Are we growing yet? Just take a look

Dale Beede

With the recession behind us and slow growth in natural gas development, you’d think the Grand Valley economy would be more stable — although we seem slow to grow jobs and incomes. What developments should we consider that could change the trajectory of slow growth and provide jobs for our children? A few items come to mind.

First, several large industrial warehouses formerly leased to energy-related businesses are now being leased or sold to companies outside the energy sector. About 700,000 square feet of industrial space has been leased or sold in the past three years, and more leases are on the way.  Some of the new uses involve the construction of wall panels used in mountain developments. Other users were formerly smaller companies that now need a larger footprint for their operations.

Two aerospace businesses — Wren Industries and Jabil Lewis Engineering — are expanding manufacturing. Capco, another government manufacturer, also has new contracts.

Given the new engineering and computer science programs at Colorado Mesa University in Grand Junction, you’ll see we’re developing programs that will help keep some of our students in the Grand Valley after graduation.

Perhaps one of the greatest factors that will influence job growth in the next several years is the Colorado Rural Jump-Start Program. In Grand Junction, 15 companies have taken advantage of a program offering tax incentives to businesses for creating jobs.

Under the leadership of executive director Robin Brown, the Grand Junction Economic Partnership continues to help companies in several key industry sectors make Grand Junction their home.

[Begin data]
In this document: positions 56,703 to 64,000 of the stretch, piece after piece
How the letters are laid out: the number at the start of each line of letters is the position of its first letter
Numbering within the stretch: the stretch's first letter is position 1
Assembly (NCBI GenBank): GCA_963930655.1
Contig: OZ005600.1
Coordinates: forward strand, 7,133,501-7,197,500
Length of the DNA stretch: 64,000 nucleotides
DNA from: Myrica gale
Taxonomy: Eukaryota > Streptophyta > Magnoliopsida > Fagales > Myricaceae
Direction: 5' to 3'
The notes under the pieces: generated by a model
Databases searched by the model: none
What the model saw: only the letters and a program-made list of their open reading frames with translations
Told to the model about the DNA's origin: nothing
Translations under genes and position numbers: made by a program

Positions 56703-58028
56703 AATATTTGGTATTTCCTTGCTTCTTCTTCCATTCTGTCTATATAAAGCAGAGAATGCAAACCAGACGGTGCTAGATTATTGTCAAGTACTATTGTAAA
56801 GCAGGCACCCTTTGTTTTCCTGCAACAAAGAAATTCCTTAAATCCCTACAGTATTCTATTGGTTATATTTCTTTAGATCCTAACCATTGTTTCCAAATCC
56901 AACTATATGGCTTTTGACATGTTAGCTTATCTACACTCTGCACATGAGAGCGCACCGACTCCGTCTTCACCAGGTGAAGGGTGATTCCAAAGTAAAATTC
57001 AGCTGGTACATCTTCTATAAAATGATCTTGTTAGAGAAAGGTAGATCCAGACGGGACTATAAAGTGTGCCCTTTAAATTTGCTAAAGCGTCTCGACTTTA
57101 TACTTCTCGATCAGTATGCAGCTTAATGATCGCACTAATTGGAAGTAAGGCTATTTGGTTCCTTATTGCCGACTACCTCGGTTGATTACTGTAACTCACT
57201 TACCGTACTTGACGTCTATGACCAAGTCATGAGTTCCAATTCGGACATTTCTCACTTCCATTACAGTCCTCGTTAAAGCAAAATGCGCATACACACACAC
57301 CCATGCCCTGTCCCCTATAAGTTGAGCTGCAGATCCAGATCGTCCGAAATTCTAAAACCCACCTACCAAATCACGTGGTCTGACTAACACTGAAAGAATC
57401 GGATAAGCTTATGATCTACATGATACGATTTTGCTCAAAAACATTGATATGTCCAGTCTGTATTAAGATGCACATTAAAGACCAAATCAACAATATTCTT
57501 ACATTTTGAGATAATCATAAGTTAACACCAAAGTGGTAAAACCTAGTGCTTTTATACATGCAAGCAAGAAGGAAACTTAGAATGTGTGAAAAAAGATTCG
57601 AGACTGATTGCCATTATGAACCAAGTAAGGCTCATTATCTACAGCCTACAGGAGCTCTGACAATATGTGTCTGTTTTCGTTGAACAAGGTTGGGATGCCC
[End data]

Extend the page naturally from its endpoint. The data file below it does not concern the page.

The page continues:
Some of the more exciting and promising companies include ProStar GeoCorp, a Jump-Start company since February 2016 that provides precision mapping software and services to manage underground infrastructure. Kaart Group, also approved for the Jump-Start program in 2016, creates and maintains highly accurate geographic data of developing countries. Kaart Group plans to soon construct a new office building in downtown Grand Junction.

Still other Jump-Start companies include Dude Solutions, a software development firm; Phoenix Haus, a building systems company; and Visual Globe, a business focused on developing asset management systems for the energy industry. That’s not to mention Qmast, Rebco Enterprises and TSW Analytics.

Violet Gro, the latest Jump-Start company, uses patented ultraviolet lighting to promote plant growth in indoor environments.

Combined, these Jump-Start companies will provide more than 300 new jobs in the Grand Valley by 2020.

Consider health care and outdoor recreation. You’ll see a pattern of professional services and clean industry that should help sustain economic growth in the Grand Valley for years to come.   

I’ve mentioned only a small number of new businesses. It’s important to continue supporting existing businesses and industry as the community grows and evolves. It really does take a village to provide the many support systems, new jobs and new ways to recreate our growing community will require.

The economic future of Grand Junction looks bright indeed.